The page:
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Tuesday, October 11, 2016


Dr. Nancy McCabe
BRADFORD, Pa. -- As a twentysomething, Dr. Nancy McCabe, director of the University of Pittsburgh at Bradford’s writing program, wanted to write a book just for fun. She was writing a lot of serious pieces and wanted a diversion. The rough draft of her novel “Following Disasters” was that something fun.

“Following Disasters” tells the story of Maggie Owen, a young woman who has been running from her past since she graduated high school, hopping around the United States to establish temporary insurance offices in the wake of disasters. She inherits a house from her estranged aunt on her 21st birthday, and, when she returns home to decide what to do with the house, she ends up living in it.

The novel, published by Outpost19, was released on Oct. 1. The Friends of Hanley Library will hold a release party at 7 p.m. Oct. 19 in the Mukaiyama University Room in the Frame-Westerberg Commons. McCabe will give a talk and a reading and light refreshments will be served. This event is free and open to the public.

“The book is very grounded in the concerns that I was dealing with in my 20s,” McCabe said. “Every decision you make is ruling out every other decision you could make.”

Since writing that first draft, McCabe has been busy. Although “Following Disasters” is her first novel, she has published four memoirs since 2003 that cover topics from adopting her daughter from China to revisiting the books she loved as a child.

She is a prolific essayist, featured in multiple anthologies, and she posts monthly for the Ploughshares blog. In addition to directing the writing program at Pitt-Bradford, she is also a professor of creative nonfiction and fiction at Spalding University’s low-residency Master of Fine Arts program.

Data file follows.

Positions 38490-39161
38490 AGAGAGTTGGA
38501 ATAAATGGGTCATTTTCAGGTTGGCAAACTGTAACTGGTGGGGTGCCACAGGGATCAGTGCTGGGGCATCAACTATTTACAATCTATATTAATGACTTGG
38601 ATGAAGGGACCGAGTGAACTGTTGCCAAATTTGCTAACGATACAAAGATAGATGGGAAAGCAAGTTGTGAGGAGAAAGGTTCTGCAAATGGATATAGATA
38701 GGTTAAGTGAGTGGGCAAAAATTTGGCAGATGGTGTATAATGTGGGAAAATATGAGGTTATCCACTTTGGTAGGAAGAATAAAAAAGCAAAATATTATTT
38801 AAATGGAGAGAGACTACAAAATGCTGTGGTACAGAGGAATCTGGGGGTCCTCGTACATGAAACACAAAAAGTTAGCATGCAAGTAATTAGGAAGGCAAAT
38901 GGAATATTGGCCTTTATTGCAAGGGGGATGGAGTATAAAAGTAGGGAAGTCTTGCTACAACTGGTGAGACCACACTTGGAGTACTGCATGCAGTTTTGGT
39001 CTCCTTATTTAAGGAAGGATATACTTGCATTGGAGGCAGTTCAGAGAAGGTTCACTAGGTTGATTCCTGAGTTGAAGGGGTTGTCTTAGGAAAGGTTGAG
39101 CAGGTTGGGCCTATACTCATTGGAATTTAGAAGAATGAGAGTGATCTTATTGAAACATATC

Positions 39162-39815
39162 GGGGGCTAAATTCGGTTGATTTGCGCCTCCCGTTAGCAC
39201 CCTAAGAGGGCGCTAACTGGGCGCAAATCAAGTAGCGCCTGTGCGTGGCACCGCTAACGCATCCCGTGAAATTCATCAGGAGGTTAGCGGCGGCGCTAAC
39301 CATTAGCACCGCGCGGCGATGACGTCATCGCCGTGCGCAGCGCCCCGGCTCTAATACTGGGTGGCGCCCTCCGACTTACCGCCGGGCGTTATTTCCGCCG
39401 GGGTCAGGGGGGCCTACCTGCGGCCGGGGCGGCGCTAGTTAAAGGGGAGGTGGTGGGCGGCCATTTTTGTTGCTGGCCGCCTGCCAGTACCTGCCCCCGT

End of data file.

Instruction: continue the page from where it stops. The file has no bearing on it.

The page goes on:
Her work has won the Pushcart Prize for memoir and two awards from Prairie Schooner, a literary magazine. She also has been featured on the notable list for Houghton-Mifflin Best American anthologies six times.

Despite all her other work, she never forgot “Following Disasters.”

“Every now and then I came back to it and worked on it some more,” McCabe said, “and it gained more layers.”

Through years of revision, the novel that was originally intended to simply be a fun project turned into something more serious. While she still drew on some of the conventions of romance and ghost stories, McCabe says that her book is a literary novel that deals with some of the more complicated issues of young adulthood.

“I wanted to write about the choices that we make and how they’re influenced by so many other factors,” McCabe said. She said that she wanted to capture how very few decisions or endings in real life are simply happy or simply sad and are instead a combination of negatives and positives.

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